$ HELP!

we7hills

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I just inherited a small, 14K pocket watch (Half-hunter - open glass over face?) with no identification on the movement, but a serial number on the outer case that matches the number on the inner case (METAL 156768) and very light hand engraving BR1910B (or R?) and another engraving that looks like Mc 4708 or 4718, or 17/18? also on the outer case, and a little push-button to change the time with the crown. No manufacturer name on case or movement.
I am a newbie here. Any help identifying and valuing this piece would be appreciated. I was able to wind it up and it seems to be keeping good time! :)
Thanks in advance!

01 Face.jpg 02 face.jpg 03 back.jpg 04 button.jpg 05 open.jpg 06 inner.jpg 07 movement.jpg 08 14k & SN.jpg 09 back inside.jpg 10 SN.jpg 11 BR1910B.jpg 12 Mc17 18.jpg
 
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musicguy

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moving Swiss watch to European section

Welcome to the NAWCC forum


Rob
 
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richiec

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we7hills, what I can tell you is that the inner cover is base metal, not gold, it is a Swiss watch of moderate quality with a nice dial. Probably made in the mid to last quarter of the 19th century. There may be some marks under the dial that may help in identifying the maker but I wouldn't hold out much hope of that. The small etching below metal is a watchmakers mark and may be from 1910 or maybe not, most watchmakers had their own systems to denote what the repairs were and without their ledgers we are clueless. Other more accomplished European watch enthusiasts may come a long later and give you more information.
 

we7hills

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we7hills, what I can tell you is that the inner cover is base metal, not gold, it is a Swiss watch of moderate quality with a nice dial. Probably made in the mid to last quarter of the 19th century. There may be some marks under the dial that may help in identifying the maker but I wouldn't hold out much hope of that. The small etching below metal is a watchmakers mark and may be from 1910 or maybe not, most watchmakers had their own systems to denote what the repairs were and without their ledgers we are clueless. Other more accomplished European watch enthusiasts may come a long later and give you more information.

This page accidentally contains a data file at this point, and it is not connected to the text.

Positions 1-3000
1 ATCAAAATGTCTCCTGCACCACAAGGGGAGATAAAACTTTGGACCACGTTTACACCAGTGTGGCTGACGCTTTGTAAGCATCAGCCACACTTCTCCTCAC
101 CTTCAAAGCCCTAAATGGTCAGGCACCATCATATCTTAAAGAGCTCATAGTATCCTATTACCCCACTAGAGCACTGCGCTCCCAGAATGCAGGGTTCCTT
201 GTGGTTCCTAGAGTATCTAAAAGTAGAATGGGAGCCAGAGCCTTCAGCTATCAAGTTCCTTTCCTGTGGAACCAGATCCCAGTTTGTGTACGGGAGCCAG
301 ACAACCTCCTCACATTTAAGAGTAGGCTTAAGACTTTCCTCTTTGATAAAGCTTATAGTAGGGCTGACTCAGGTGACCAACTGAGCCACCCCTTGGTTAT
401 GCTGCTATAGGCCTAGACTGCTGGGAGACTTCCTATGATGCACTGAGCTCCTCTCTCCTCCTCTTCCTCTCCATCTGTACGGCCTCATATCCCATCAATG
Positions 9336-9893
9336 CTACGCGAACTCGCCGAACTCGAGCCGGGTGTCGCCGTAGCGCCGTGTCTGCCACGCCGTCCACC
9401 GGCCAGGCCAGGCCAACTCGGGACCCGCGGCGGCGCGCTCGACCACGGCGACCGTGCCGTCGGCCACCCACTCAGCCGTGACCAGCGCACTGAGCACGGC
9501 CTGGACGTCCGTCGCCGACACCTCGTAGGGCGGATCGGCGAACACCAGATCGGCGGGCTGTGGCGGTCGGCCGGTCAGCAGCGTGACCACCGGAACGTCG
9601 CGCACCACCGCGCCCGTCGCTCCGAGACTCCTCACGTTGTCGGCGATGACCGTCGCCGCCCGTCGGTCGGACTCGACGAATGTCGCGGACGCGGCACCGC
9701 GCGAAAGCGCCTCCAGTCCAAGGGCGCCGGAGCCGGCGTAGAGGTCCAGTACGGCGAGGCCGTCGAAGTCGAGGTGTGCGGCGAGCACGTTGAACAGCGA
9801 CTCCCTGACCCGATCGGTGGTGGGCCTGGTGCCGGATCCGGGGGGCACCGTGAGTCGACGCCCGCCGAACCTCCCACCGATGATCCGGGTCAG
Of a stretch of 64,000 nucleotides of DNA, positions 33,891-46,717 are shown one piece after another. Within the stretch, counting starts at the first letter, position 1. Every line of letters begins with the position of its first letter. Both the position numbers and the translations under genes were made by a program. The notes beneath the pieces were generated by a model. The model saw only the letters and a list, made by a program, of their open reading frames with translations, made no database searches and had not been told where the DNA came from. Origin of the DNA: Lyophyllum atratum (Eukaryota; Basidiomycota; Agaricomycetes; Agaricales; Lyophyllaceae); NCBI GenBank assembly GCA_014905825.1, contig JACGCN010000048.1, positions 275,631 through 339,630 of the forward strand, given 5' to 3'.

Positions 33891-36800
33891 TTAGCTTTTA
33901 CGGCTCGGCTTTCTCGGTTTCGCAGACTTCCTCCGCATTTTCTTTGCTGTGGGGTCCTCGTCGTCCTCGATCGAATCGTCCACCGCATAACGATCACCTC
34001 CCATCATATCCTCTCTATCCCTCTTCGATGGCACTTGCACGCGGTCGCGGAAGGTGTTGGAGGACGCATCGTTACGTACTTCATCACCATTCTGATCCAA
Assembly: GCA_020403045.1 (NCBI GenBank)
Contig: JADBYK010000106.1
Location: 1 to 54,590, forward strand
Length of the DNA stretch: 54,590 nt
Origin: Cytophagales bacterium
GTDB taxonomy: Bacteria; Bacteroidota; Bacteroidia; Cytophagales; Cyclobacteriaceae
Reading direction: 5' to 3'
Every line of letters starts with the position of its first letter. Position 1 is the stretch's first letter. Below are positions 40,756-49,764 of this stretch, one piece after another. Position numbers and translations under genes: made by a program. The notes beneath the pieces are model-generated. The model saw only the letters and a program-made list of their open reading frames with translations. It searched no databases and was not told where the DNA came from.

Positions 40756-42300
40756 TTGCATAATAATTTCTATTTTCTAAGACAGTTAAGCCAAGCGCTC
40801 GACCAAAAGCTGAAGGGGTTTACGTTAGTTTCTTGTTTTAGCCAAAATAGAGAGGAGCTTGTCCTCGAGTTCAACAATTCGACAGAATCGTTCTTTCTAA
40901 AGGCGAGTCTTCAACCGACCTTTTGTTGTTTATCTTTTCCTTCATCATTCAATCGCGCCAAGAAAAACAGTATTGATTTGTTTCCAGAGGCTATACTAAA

WOW! Thank you so much! :)
 

richiec

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I am not really familiar with Swiss markings for precious metals like gold. A lot of times the cuvette as the inner cover is called is a base metal so it is strong enough to seal the movement from dust and debris.
 
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179

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Your photo of the inner side of the back cover indicates to be gold filled to me.
 

topspin

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I see a lot of watches just like this one - small, anonymous, with fancy dial, and a similar or identical movement. The pin/nail set is also quite typical.

Enjoy it for what it is, and don't worry about whatever it isn't.

If you have another (broken) watch of similar size & colour laying around in a drawer somewhere, you could consider moving the bow across.
 

Kent

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Hi we7h:

Please add my welcome to those of the others.

Your watch case is referred to as a Hinged Back & Bezel (HB&B) case. A Half-Hunter (aka Demi-Hunter) is a different style of case; one having a small crystal and hour figures in its metal cover.

1908_May-13_AWCCo_Pedigree_Demi_Hunter.jpg
 

eri231

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The cylinder movement was built by the FHF of Fontainmelon

The case is certainly in 14K gold, the Squirrel mark is visible in the case which identifies the title in 14K gold and also the metal writing is mandatory only in the gold cases. See David Boettcher's article

""Fourteen Carat Gold
The second standard of gold recognised by the 1880 Swiss Act was 14 carat. This was a standard of gold that had been used on the continent for many years and was very popular. The Swiss legal decimal fineness standard for 14K was 583‰ as shown in the illustration of the marks, which was confirmed by the hallmark of a single squirrel.""


regards enrico
 

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